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Constitutionalism, statesmanship, and the good

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It is almost ironic that the current tension between President Aquino and the Supreme Court is about Congress’ definition of savings.

Posted: July 31st, 2014 in Columnists,Columns,Inquirer Opinion | Read More »

Offending religious feelings

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In September 2010, Carlos Celdran, outraged by the Church’s intervention in the debates over reproductive health rights, did the unthinkable. Sporting a dark suit a la Jose Rizal, he went to the Manila Cathedral where an assembly was then marking the anniversary of the “May They Be One” campaign and launching a project aimed at […]

Posted: January 31st, 2013 in Columns,Editor's Pick,Inquirer Opinion | Read More »

Cybercrime and cyberspeech

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With the passage of the Cybercrime Prevention Act (RA 10175), the government has entered the online thicket in a substantial way. Petitions have been filed questioning the validity of the Act, giving the Supreme Court the opportunity to define our rights in digital space. This is an important case because the Internet has become an important platform for individual and social activities that generate meaning and profits, produce identities and opportunities, or structure views and conversations. In my opinion, even a generous reading will not save RA 10175; it is unconstitutional because it is overbroad.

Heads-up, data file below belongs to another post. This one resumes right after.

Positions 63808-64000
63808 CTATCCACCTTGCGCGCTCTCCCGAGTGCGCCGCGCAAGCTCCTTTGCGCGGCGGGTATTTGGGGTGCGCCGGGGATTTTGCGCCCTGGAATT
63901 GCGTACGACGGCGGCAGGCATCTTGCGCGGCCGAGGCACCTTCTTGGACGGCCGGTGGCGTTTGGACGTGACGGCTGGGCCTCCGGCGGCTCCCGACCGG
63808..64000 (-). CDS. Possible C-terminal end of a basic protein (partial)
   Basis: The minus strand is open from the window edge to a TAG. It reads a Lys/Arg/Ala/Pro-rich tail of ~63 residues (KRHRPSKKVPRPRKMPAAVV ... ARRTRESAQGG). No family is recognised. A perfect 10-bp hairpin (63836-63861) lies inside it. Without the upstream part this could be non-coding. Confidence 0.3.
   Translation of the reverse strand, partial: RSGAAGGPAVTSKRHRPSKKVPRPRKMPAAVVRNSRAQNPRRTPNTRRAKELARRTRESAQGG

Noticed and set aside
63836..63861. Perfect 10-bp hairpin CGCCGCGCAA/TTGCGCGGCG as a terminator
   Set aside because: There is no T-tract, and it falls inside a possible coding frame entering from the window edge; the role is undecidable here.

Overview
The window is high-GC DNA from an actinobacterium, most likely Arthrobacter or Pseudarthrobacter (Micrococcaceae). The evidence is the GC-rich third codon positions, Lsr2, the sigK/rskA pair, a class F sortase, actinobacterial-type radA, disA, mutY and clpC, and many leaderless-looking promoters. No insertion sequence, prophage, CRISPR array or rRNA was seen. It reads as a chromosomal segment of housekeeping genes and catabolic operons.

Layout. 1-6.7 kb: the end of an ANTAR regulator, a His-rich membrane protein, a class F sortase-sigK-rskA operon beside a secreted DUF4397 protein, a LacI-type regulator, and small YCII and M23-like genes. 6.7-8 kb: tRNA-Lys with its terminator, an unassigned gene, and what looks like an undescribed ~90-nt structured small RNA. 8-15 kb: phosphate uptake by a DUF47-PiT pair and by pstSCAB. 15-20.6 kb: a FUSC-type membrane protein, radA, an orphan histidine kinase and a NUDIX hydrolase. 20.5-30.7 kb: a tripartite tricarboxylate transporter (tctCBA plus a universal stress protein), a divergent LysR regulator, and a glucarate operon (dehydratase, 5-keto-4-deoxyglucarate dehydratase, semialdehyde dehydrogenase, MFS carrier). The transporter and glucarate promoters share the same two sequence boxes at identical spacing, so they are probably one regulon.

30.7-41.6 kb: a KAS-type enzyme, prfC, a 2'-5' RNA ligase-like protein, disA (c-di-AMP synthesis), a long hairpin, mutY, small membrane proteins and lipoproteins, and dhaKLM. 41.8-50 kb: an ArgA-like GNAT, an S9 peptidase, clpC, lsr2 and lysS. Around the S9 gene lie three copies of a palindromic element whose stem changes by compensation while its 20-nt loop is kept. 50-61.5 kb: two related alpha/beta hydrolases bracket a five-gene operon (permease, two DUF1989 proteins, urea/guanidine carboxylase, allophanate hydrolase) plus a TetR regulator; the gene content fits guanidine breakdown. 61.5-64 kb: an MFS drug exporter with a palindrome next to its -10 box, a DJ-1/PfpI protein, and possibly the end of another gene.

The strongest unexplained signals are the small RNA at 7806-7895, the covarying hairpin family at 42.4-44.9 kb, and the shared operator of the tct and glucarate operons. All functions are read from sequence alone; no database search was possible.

Posted: October 7th, 2012 in Columnists,Columns,Inquirer Opinion | Read More »

Religious participation in the party-list

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The application for accreditation of the party-list group Ang Prolife brings into focus the constitutional and statutory obligations of the Commission on Elections in the matter of registration of religious organizations.

Posted: June 6th, 2012 in Columnists,Columns,Inquirer Opinion | Read More »

Judicialized impeachment

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There is a fundamental flaw in the way the impeachment proceedings against Chief Justice Renato Corona have so far been conducted, and it has nothing to do with the ability of Senate President Juan Ponce Enrile to manage the trial. He has proven himself impartial, authoritative, learned and credible. The problem lies with the assumption that these proceedings are akin to a criminal trial and must proceed as such.

Posted: January 23rd, 2012 in Columnists,Columns,Inquirer Opinion | Read More »

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